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01Nov/17

PowerShell + DevOps Global Summit 2018 Tickets Are On Sale

Registration for the PowerShell + DevOps Global Summit just opened today. This thing sells out every year so now is the time to start getting approval to attend if you need it, and buy a ticket.

Check out the event brochure for info about the conference. You can use it as leverage to convince whoever needs convincing that you should go. The PowerShell + DevOps Global Summit speaker line up and session schedule is also up right now, and as you’ll see, it’s absolutely stacked. This is also a great chance to meet people who work at Microsoft on the PowerShell (and other) teams, as well as a bunch of MVPs at the top of this field. Make no mistake, this is a crazy good networking opportunity.

There are limited hotel discount codes available, and plane tickets will probably only rise in price as you wait, so get on it if you’re going to come!

Some of the sessions I’m most excited for are Kirk Munro’s Become a PowerShell Debugging Ninja, Warren Frame’s Connecting the Dots with PowerShell, Eli Hess’ PowerShell IoT, Ryan Coates Build Release Pipeline Model For Mere Mortals, Will Anderson’s Automate Problem Solving with PowerShell, Azure Automation and OMS, and of course the session that I’m presenting, A Crash Course in Writing Your Own PSScriptAnalyzer Rules.

It’s going to be really hard to go to a “bad” session, though. With this line up, it’s going to be impossible not to learn something valuable no matter which sessions you attend.

Hope to see you there!

20Sep/17

Dynamically Create Pester Tests For PowerShell

The Pester people don’t really recommend this, but, I find it can be really helpful sometimes. What I’m talking about is dynamically creating assertions inside of a Pester test using PowerShell. While I think you should strive to follow best practices, sometimes what’s best for you isn’t always a best practice, and as long as you know what you’re doing, I think you can get away with bending the rules sometimes. Don’t tell anyone I said that.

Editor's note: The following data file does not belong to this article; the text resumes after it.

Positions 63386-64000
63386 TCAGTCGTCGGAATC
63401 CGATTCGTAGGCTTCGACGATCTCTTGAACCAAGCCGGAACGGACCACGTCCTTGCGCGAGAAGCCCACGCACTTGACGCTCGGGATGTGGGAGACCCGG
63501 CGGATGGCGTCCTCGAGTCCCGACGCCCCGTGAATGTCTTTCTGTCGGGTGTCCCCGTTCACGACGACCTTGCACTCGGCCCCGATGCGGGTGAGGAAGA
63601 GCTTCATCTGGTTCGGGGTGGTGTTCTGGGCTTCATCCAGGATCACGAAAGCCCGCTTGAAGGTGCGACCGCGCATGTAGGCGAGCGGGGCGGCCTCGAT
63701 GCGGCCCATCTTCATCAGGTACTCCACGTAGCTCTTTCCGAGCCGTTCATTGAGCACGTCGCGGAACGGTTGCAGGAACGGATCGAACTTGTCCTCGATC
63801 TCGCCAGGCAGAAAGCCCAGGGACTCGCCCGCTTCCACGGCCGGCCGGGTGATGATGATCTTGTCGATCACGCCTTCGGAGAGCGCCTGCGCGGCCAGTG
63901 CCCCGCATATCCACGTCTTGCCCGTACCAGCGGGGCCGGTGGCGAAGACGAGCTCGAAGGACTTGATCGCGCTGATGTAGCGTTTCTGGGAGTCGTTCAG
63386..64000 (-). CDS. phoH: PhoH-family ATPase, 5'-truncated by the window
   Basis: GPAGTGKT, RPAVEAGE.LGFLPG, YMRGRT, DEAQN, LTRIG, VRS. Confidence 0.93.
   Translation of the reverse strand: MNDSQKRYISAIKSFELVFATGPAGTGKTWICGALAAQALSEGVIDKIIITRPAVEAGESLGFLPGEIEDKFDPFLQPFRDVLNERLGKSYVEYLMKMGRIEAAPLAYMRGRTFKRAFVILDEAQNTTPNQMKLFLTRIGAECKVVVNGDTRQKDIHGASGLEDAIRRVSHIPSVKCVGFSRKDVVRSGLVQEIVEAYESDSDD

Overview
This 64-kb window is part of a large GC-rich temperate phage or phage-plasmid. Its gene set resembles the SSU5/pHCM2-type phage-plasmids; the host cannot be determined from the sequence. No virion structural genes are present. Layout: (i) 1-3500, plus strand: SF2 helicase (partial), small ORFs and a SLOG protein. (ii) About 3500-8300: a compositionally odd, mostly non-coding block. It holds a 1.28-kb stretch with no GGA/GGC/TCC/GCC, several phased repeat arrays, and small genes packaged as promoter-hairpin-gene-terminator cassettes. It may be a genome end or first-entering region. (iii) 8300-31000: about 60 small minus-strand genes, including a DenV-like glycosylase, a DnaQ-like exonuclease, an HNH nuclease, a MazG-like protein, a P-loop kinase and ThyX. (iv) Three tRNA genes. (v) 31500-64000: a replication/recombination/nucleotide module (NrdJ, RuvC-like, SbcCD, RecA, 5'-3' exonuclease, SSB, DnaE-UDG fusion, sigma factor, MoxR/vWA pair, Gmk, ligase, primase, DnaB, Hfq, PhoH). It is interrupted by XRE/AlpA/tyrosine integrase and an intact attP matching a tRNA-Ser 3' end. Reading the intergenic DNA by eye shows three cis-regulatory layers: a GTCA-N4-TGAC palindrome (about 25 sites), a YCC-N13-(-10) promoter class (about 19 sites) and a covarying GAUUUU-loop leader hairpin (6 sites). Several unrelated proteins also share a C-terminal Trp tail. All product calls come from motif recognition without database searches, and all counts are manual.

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23Aug/17

Getting Started With Azure Automation (Pluralsight Course)

I try my best to make new technical posts on this blog every Wednesday morning. They vary in length, skill level, and sometimes even usefulness. Today I wanted to share that my first Pluralsight course was published last week: Getting Started with Azure Automation.

 

Pluralsight is a paid service but trials are available, and it’s a benefit of having an MSDN subscription. They’ve got thousands of hours of good stuff for people working in all areas of technology, including my new course.

 

My Getting Started with Azure Automation course will take you from zero knowledge to functionally useful in just over an hour. Please check it out and don’t hesitate to contact me with any questions or feedback.

 

As a Pluralsight author, I am compensated for creating courses so this is technically a sponsored post. I do, however, truly believe in their service overall, and think many people who read my blog may benefit from watching my course.